Christmas Eve Traditions

I was facilitating a class earlier today on Outschool, an online platform on which I’ve taught well over 500 classes to over 2000 young people since the beginning of the pandemic. I call the class “Friendship & Social Skills” and, put simply, it’s 45 minutes each week in which a group of 10-14-year-olds come together to connect with others under my gentle guidance.

That’s me in the middle, Santa Andy, flanked by my brothers. ~1970
Given it’s Christmas Eve, I asked how many of the four students present today celebrate Christmas. It turns out, all of them do so I asked about their family traditions. Sensing they weren’t sure what I was asking, I explained what a tradition was and gave some examples. From there, they really warmed up. We talked about giving & receiving presents, playing games, eating treats, and decorating a tree. We even took time to talk about Santa Claus, always an interesting topic with kids this age.

I explained how Santa Claus is a big part of my family tradition, both as a child and as a parent. I acknowledged that earlier today I had even checked in on the “Norad Tracks Santa” website to see where he was. Perhaps the students thought it was a bit strange to have a 58-year-old adult talking about Santa. I tapped my heart and told them, “Santa is true to me right here.”

About that, last year, I posted a lengthy story about my personal belief in Santa Claus, along with some photos of my family around the holidays.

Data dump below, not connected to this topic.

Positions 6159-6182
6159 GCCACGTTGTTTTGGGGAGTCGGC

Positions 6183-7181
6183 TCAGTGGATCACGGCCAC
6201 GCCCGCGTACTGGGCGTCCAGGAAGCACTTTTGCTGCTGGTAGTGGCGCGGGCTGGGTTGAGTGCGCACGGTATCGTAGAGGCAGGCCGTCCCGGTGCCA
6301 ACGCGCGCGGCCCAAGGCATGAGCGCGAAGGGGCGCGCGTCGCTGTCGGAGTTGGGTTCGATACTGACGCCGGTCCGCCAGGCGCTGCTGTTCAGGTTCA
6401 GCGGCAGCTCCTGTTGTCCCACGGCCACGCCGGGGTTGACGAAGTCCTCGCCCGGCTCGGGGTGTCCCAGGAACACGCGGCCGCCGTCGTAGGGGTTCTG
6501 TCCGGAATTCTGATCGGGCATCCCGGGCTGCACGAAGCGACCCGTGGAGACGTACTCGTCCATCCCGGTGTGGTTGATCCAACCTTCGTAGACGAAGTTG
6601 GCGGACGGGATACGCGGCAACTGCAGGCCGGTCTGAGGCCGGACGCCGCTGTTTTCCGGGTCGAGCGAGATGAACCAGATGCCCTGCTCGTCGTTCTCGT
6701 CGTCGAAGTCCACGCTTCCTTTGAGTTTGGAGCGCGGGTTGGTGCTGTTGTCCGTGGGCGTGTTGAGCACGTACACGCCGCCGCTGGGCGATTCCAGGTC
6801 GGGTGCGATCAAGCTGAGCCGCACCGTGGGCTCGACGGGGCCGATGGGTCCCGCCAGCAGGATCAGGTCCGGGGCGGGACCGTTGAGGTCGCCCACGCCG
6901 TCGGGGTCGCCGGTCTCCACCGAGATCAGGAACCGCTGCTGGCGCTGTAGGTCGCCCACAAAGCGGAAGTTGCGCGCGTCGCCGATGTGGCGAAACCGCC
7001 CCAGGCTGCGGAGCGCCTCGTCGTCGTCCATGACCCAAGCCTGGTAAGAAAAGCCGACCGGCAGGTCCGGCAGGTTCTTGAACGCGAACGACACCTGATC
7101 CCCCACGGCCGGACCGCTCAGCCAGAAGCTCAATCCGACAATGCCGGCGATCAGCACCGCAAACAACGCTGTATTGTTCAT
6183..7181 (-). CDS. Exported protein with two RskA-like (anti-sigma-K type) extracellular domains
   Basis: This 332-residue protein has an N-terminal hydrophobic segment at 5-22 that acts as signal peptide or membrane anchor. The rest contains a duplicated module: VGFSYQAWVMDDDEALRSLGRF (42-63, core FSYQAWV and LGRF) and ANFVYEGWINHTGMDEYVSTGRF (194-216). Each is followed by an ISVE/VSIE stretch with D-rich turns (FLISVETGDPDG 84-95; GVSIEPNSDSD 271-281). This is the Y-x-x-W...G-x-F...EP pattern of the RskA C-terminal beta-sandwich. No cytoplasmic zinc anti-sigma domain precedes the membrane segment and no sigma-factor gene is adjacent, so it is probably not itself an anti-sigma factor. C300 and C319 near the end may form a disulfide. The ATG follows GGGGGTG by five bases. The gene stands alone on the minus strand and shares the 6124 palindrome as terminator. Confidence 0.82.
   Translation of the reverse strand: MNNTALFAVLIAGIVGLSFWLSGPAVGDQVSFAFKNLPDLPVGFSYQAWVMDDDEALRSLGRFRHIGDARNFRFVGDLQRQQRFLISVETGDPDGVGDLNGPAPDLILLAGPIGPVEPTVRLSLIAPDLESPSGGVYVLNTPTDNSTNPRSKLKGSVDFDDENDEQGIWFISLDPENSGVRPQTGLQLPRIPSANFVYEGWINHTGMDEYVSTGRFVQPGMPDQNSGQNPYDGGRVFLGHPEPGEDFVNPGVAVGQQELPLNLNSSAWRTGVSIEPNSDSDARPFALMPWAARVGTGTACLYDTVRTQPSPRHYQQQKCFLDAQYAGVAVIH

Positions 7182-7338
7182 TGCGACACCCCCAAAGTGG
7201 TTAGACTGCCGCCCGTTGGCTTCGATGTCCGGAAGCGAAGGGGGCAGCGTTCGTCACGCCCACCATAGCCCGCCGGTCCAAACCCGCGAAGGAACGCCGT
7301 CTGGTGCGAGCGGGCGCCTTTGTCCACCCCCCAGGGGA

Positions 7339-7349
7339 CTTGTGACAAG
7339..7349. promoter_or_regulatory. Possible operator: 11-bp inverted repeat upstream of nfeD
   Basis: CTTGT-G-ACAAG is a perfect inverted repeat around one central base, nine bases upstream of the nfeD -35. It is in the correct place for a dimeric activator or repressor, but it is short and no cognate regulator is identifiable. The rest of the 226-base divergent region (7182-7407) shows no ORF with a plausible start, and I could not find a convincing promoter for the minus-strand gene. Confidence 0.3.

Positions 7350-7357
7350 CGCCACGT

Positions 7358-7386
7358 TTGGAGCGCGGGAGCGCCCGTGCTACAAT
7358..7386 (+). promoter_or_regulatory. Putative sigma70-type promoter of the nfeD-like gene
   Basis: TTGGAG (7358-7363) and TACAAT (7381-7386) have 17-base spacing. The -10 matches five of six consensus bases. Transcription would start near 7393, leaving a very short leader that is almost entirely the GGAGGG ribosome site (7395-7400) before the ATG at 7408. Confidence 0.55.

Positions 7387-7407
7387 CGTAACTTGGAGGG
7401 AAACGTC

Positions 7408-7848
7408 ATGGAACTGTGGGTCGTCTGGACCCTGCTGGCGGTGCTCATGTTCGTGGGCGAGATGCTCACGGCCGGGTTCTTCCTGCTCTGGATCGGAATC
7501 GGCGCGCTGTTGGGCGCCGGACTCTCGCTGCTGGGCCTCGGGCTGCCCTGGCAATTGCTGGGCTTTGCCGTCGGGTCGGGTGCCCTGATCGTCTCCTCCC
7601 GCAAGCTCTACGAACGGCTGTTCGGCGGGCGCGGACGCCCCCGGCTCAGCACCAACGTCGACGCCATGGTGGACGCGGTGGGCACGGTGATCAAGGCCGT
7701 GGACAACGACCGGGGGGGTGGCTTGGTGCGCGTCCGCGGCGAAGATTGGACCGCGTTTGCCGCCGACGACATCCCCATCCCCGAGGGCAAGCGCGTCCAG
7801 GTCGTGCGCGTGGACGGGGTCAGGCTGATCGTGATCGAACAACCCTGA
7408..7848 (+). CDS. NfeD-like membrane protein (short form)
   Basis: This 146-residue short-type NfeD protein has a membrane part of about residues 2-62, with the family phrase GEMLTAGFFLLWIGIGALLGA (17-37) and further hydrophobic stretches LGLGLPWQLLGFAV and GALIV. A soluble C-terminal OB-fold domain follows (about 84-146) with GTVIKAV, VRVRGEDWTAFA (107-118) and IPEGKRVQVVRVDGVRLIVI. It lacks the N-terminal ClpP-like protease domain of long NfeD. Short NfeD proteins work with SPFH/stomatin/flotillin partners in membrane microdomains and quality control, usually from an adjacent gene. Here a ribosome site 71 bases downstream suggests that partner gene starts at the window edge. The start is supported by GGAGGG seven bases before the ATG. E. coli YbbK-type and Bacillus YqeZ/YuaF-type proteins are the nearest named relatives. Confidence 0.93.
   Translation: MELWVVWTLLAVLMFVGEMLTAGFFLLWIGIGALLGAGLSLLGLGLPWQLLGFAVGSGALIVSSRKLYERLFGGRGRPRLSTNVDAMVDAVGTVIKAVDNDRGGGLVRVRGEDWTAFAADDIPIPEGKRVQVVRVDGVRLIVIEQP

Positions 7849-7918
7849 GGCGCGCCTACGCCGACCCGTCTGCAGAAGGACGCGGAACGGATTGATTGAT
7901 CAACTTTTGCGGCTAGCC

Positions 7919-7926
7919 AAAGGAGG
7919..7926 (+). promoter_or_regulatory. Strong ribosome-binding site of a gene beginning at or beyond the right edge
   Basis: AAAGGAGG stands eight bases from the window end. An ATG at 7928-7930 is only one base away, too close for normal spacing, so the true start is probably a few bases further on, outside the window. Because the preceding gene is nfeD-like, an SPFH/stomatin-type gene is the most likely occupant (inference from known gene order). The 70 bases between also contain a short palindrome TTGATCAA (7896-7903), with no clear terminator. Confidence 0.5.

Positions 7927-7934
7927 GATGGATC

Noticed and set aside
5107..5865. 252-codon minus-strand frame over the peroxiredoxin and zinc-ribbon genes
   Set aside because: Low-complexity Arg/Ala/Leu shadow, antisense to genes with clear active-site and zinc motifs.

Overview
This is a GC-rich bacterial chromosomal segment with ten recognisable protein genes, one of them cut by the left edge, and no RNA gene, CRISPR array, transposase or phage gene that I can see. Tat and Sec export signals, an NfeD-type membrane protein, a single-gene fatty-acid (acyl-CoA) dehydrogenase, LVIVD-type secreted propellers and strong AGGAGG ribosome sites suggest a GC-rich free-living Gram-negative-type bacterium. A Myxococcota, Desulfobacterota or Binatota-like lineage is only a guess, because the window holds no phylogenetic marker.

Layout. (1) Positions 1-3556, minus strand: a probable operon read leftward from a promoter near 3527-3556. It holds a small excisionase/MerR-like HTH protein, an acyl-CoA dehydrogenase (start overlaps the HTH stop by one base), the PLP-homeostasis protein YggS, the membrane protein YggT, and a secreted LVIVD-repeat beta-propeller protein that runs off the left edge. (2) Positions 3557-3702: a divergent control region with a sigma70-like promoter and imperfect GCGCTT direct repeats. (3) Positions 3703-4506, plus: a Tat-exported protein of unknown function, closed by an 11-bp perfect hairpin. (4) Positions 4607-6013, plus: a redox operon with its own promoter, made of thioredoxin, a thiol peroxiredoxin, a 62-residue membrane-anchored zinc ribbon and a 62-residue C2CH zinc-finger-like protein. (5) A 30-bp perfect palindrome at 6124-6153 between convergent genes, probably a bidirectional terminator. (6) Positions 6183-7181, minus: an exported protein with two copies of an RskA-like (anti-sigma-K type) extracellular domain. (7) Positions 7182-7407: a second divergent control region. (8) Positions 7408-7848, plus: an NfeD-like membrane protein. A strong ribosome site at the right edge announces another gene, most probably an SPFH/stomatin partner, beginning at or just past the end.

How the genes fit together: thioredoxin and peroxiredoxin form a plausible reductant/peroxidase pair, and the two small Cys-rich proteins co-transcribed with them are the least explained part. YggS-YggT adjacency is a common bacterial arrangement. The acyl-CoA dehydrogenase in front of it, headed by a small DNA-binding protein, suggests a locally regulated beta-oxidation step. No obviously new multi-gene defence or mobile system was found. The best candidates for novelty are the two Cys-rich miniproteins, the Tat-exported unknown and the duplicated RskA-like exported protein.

Another tradition my family has began when we were in France 11 years ago. It was there that we learned about raclette. If you aren’t familiar, raclette refers to a type of Swiss cheese that you melt in individual slices and serve atop potatoes and other yummy foods.

That’s the raclette grill on last year’s Christmas Eve table.
Our tradition really took hold once we were back in Seattle in 2011. We shared the concept with Melinda’s extended family who we see on Christmas Eve for dinner and gift exchange. It took off after Melinda found a “raclette grill” on CraigsList. Basically, the grill consists of individual paddles in which you place a slice of cheese and then put on a heating element, the grill, in the center of the table. Each person melts their own cheese and puts it on top of their chosen food items.

Yum.

We’ll be heading over to Melinda’s sister’s house in a couple of hours to be joined by Ella, Chloe & her fiancé, Alex, Michele (Melinda’s mom), and Brenda’s family – Brenda, Greg & Perrin. Greg has been cooking a ham, which happens to be really delicious with melted raclette cheese on top. Chloe and Alex have stopped at a French bakery to pick up a couple of baguettes, also delicious with melted cheese. Melinda & I are on potato detail, along with the raclette that I had to track down last weekend.

Given Michele will be taking the entire family to France next summer and we’re having a France-inspired meal tonight, perhaps we should limit our conversation to being in French. That could be a fun, new tradition, right?

C’est une bonne idée, oui?

Christmas Eve, 2012.

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